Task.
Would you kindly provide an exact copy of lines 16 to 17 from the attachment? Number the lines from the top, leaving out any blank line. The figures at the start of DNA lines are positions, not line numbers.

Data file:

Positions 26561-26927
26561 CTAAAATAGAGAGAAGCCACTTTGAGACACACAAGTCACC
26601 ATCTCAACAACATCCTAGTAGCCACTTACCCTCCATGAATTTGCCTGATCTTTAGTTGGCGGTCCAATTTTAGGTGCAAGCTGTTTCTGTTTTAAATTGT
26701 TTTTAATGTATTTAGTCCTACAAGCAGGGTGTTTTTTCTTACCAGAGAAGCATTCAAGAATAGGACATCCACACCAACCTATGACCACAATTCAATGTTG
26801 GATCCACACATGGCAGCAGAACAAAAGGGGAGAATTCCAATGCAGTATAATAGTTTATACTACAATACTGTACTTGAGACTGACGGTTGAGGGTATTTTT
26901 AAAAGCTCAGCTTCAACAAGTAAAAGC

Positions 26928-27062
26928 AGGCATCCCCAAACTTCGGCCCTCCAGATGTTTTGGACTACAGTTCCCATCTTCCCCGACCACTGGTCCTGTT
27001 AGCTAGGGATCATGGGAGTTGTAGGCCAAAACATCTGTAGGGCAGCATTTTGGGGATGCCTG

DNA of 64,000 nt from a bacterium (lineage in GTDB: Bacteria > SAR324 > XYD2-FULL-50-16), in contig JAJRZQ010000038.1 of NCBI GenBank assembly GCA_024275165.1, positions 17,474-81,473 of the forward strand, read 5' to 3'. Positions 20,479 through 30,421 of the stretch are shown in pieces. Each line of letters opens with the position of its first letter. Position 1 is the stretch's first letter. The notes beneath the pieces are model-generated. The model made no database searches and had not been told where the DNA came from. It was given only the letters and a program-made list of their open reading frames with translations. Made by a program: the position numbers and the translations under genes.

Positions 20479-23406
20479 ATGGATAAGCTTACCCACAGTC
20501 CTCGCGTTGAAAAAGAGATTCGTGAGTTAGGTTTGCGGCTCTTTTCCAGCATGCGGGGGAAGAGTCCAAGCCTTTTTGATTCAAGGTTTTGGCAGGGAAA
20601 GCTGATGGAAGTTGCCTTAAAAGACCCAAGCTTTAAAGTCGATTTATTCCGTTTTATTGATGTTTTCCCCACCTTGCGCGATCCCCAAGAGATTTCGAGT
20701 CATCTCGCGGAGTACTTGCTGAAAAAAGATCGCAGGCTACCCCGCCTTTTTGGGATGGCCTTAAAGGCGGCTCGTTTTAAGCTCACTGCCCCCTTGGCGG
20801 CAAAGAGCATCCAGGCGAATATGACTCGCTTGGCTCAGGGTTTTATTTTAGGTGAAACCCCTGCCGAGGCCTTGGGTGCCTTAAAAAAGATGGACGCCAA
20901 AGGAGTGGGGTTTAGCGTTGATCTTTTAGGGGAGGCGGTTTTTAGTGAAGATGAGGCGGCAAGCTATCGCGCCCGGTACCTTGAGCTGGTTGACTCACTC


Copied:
20801 CAAAGAGCATCCAGGCGAATATGACTCGCTTGGCTCAGGGTTTTATTTTAGGTGAAACCCCTGCCGAGGCCTTGGGTGCCTTAAAAAAGATGGACGCCAA
20901 AGGAGTGGGGTTTAGCGTTGATCTTTTAGGGGAGGCGGTTTTTAGTGAAGATGAGGCGGCAAGCTATCGCGCCCGGTACCTTGAGCTGGTTGACTCACTC